Many people ask; ‘what do you treat most often Downtown?’, to that I reply; “mostly neck and back injuries, just from sitting all day at a workstation”.
Here’s where my 27 years of experience as a physiotherapist, who provides specific assessment, feedback, education and instruction in Occupational Ergonomics, or how we interact with our ‘work tasks’, benefits my patients of the grain, finance and legal hub of Winnipeg.
As a physiotherapist, I must assess your workstation and task challenges in order to understand your biomechanics that caused an injury or pain. I only use evidence based guidelines published, and reviewed annually (CSA link http://t.co/Su0MxsFy). Beware of those ‘weekend course’ assessors, quite frankly you will get what you pay for.
You, and your company can reduce repetitive strain complaints in your workplace with an ergonomic assessment at your specific, work site. I will assess problem areas and make recommendations for change to workstations, task organization and management, and your specific, body mechanics with a focus on employee participation, responsibility and behaviour change.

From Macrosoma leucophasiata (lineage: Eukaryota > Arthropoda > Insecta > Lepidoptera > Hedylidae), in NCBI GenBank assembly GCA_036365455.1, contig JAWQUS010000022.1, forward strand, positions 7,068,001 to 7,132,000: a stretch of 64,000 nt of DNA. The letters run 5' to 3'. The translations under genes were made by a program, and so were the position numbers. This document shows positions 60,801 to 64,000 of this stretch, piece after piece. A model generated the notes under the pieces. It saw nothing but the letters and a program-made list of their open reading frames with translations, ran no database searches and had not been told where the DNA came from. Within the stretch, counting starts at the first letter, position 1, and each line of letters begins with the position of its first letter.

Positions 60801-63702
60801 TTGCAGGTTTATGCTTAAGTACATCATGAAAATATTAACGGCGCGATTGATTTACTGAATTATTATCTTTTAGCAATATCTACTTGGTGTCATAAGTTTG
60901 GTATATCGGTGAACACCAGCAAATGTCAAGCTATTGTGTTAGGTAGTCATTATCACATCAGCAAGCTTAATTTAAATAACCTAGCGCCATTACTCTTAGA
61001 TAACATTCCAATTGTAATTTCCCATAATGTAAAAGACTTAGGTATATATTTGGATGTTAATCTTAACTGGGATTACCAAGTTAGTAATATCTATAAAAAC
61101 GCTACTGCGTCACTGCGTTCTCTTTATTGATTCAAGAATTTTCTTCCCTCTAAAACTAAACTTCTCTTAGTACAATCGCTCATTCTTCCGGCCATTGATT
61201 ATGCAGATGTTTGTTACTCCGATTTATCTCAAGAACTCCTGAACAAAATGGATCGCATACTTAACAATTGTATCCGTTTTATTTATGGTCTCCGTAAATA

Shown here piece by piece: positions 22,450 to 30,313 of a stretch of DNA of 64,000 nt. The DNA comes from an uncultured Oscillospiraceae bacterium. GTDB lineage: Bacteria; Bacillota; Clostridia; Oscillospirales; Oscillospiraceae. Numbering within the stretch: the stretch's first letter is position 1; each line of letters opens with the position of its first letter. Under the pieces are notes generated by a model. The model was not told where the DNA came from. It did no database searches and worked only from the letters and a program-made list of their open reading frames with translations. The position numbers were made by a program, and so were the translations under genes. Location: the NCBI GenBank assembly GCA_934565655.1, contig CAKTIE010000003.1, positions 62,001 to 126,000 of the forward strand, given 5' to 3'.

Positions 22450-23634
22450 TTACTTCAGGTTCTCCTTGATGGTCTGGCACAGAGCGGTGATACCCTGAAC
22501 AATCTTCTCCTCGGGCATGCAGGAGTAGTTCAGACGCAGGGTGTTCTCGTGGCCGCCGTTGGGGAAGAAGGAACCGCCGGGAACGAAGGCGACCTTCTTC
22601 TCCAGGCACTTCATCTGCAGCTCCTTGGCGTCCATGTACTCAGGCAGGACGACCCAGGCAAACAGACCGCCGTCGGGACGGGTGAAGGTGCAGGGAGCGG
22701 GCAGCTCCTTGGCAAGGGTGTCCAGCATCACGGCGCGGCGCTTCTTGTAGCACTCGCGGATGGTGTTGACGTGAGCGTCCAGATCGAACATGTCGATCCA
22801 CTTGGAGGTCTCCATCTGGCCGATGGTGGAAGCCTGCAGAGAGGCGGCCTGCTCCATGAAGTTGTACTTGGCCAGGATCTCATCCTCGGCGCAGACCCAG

A worksite visit to understand your business and jobs will only provide a baseline for understanding the demands on workers. It will provide us with an ability to recommend modifications for ergonomic improvements and safe body mechanics training.
By providing immediate feedback; employees are able to participate and install immediate, habitual changes at work, home and play, that assist in improving compliance with safe work procedures, and biomechanics that prevent injury.
The main risk factors for musculoskeletal injury can be categorized under one of the following four broad headings: force, posture, repetition and duration of task. In the office or call centre environment these risk factors could be interpreted as;
- force – is an exertion performed to overcome the weight, resistance, or inertia of the body or a work object (i.e. forceful hand movements while keying or mousing),
- posture – awkward postures deviate from neutral or comfortable positions. (i.e. twisted neck, raised shoulder, extended wrist, etc..),
- repetition – refers to tasks or series of motions that are performed over and again by the same muscle groups with little variation (i.e. continuous mousing or keying)
- duration – the time which something continues (i.e. sustained neck extension to view monitor or abducted shoulder while mousing)
check back again for more on this continuing series regarding your ‘sitting in Winnipeg’…